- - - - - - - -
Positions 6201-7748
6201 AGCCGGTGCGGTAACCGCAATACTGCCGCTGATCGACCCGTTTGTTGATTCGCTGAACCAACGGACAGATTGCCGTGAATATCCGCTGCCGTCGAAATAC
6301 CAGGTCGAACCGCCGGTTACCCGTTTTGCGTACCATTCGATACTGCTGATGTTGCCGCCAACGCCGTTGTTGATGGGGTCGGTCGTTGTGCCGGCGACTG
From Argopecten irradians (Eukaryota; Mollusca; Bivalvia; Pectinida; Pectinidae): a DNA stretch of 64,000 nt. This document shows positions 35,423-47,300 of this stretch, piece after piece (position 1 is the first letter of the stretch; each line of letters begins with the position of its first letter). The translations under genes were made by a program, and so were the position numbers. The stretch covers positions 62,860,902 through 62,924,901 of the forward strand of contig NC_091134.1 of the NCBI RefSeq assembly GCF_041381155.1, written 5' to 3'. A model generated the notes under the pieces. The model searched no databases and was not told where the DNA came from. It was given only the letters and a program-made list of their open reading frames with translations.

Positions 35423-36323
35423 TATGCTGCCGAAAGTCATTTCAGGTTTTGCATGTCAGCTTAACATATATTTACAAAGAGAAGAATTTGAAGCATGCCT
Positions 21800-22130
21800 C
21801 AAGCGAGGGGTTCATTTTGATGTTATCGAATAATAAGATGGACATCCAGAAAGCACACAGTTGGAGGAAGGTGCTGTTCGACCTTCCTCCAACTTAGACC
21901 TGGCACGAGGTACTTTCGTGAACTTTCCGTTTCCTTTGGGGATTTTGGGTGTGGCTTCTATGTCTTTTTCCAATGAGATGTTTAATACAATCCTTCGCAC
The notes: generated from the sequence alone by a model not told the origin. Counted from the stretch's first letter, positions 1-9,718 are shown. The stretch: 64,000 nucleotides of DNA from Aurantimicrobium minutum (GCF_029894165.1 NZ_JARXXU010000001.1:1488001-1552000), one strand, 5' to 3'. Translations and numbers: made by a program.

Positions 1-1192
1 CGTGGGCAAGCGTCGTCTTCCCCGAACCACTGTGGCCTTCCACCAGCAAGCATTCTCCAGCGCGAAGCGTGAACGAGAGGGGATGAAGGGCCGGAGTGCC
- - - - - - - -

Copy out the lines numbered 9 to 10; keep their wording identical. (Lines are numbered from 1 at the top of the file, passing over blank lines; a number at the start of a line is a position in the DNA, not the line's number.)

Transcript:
21801 AAGCGAGGGGTTCATTTTGATGTTATCGAATAATAAGATGGACATCCAGAAAGCACACAGTTGGAGGAAGGTGCTGTTCGACCTTCCTCCAACTTAGACC
21901 TGGCACGAGGTACTTTCGTGAACTTTCCGTTTCCTTTGGGGATTTTGGGTGTGGCTTCTATGTCTTTTTCCAATGAGATGTTTAATACAATCCTTCGCAC